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A lesson plan about series and parallel circuits

- I. OBJECTIVES • Identifying appropriate hand tools • Selecting appropriate hand tools II. SUBJECT MATTER Topic: USE OF HANDTOOLS Reference: CONSUMER ELECTRONICS SERVICING LM pp.4-14 CONSUMER ELECTRONICS SERVICING TG p. 12 III. PROCEDURE A. Pre-Activities Motivation: The teacher will show the students a video presentation of the concept of hand tools Presentation: The teacher will present the lesson for today: Use of Hand tools B. Activity Proper: The class will be divided into six groups .The groups will be given tools, discuss the tools in the group and identify them if the tool belongs to Driving Tools, Soldering Tools, Splicing Tools, Boring Tools, Cutting Tools, Auxiliary Tools. . Then, a representative from each group will explain why the given tool belongs to the kind of basic tools. C. Analysis: Let the students draw/illustrate the different tools with their functions. D. Abstraction: The teacher will show again a tool and ask the students to e
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A semi- detailed lesson plan prepared by

Rhodeliza D.L. Tiotangco

BSEd Science 4A

I. OBJECTIVES:

At the end of the lesson, 75% of the students with at least 70% proficiency level

should be able to:

a. define Series and Parallel circuits;

b. how to construct a simple series circuit;

c. application of equations in series circuits through Ohms law; and

d. differentiate the characteristics of series and parallel circuit.

II. SUBJECT MATTER

A. Topic: Electricity Circuits

Subtopic: Series circuit

B. References:

Physics IV

Science and technology textbook for fourth year

Authors: Eulalia N. Bentillo and Josefina Ll. Pabellon

pp. 153 156.

http://www.physicsclassroom.com/class/circuits/Lesson-4/Series-Circuits

http://www.regentsprep.org/Regents/physics/phys03/bsercir/default.htm

C. Materials needed:

- Battery

- Light bulb

- Copper wire

- Electric tape

- Teacher made visual aids.

III. LEARNING TASK

1. Daily Routine

1.1 Opening prayer

1.2 Greetings

1.3 Cleanliness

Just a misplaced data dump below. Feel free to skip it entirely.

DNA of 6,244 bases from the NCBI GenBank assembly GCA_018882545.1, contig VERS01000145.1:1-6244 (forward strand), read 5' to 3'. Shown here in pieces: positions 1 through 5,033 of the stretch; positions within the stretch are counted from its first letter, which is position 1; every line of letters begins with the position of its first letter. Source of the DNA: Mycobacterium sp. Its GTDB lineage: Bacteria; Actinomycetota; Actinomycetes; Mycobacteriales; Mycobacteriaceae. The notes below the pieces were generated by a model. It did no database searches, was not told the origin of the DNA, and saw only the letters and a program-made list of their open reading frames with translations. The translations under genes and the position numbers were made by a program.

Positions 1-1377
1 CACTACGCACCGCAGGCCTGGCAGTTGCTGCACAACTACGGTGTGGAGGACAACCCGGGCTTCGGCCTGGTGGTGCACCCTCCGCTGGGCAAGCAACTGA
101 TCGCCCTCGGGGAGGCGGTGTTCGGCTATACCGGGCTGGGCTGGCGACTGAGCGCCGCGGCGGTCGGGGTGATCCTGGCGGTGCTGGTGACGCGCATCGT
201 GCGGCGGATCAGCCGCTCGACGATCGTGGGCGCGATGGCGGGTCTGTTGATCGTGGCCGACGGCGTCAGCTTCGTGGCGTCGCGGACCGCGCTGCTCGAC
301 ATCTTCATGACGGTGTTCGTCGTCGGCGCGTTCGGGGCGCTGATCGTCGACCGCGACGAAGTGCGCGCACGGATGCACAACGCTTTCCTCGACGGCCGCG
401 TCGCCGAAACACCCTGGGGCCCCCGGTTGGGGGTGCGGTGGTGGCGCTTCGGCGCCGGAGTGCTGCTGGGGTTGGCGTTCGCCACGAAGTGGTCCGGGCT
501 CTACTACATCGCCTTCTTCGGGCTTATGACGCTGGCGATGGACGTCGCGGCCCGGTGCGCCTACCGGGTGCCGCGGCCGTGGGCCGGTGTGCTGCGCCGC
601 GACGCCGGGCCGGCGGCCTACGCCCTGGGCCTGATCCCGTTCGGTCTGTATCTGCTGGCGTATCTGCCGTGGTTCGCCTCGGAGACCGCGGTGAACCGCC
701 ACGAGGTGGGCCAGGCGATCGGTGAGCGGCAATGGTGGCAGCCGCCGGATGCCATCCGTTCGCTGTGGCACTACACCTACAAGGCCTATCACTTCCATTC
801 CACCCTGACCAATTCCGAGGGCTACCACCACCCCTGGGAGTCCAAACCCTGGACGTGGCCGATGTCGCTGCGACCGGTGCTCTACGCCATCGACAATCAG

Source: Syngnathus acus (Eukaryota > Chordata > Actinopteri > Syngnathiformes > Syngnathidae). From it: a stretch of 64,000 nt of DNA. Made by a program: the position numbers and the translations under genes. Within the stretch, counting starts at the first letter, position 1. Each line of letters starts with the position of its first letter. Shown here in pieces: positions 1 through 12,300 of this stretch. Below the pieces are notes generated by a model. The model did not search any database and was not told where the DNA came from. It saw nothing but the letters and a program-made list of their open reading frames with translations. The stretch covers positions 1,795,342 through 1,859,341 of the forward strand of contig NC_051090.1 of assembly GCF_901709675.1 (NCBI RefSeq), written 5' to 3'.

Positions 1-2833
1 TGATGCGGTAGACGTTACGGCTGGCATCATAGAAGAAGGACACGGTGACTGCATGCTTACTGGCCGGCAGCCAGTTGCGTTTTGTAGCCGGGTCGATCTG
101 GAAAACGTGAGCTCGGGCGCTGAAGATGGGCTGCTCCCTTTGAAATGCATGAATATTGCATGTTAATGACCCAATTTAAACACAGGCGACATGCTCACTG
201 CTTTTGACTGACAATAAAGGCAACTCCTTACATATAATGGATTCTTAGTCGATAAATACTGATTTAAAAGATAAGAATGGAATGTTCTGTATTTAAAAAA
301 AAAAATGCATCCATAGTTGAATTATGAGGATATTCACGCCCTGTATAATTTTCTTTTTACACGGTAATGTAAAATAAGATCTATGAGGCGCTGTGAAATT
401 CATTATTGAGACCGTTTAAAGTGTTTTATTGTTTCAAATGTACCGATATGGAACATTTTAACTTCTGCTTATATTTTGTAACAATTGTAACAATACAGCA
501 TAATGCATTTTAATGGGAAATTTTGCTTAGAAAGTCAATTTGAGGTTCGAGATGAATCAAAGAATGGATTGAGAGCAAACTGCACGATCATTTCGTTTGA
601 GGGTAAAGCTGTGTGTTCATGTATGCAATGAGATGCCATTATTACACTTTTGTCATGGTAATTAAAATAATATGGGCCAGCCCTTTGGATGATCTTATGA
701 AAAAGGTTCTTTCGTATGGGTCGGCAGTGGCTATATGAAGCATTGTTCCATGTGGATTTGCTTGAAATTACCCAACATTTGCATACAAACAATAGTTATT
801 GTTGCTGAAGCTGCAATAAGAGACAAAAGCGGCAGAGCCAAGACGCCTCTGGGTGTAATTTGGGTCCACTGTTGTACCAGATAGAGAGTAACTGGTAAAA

1.4 Attendance

2. Review

2.1 What is the symbol for a battery?

2.2 What is the symbol for the switch?

2.3 Why do we use these symbols?

3. Motivation:

Title: Make me light up

The teacher will give various materials:

Battery

Light bulb

Copper wires

Electric tape

The students will make a way to make the light bulb light up with the given

materials and with the help of the video clip presentation.

4. Unlocking of Difficulties:

Ampere symbol I to represent the current.

Circuit is the complete path around which an electric current flows

Omega the Greek alphabet that symbols resistance

Rheostat an electrical instrument used to control a current by varying the

resistance.

Voltage is the force that causes current to flow in a circuit

5. Lesson Proper:

Series circuits

The current through series component is equal

Is that the amount of current is the same through any component in the circuit.

This is because there is only one path for electrons to flow in a series circuit, and

because free electrons flow through conductors

A device is connected in a manner such that there is only one pathway by which

charge can transverse the external circuits.

Examples:

Parallel circuits

The voltage across every parallel component is equal.

Has more than one resistor and gets its name from having multiple paths to move

along.

Charges can move through any of several paths.

Is one that has two or more paths for the electricity to flow, the loads are parallel

to each other

Examples:

Ohms Law

Is used to determine the ratio of the battery voltage and the equivalent

Define the relationship between voltage, current and resistance.

Applying Ohms Law in a series circuit

The following rules apply to a series circuit:

1. The sum of the potential drops equals the potential rise of the source.

2. The current is the same everywhere in the series circuit.

The total resistance of the circuit (also called effective resistance) is equal to the

sum of the individual resistances.

Examples:

The goal is to use the formulae to determine the equivalent resistance of the circuit

(R

eq

), the current at the battery (I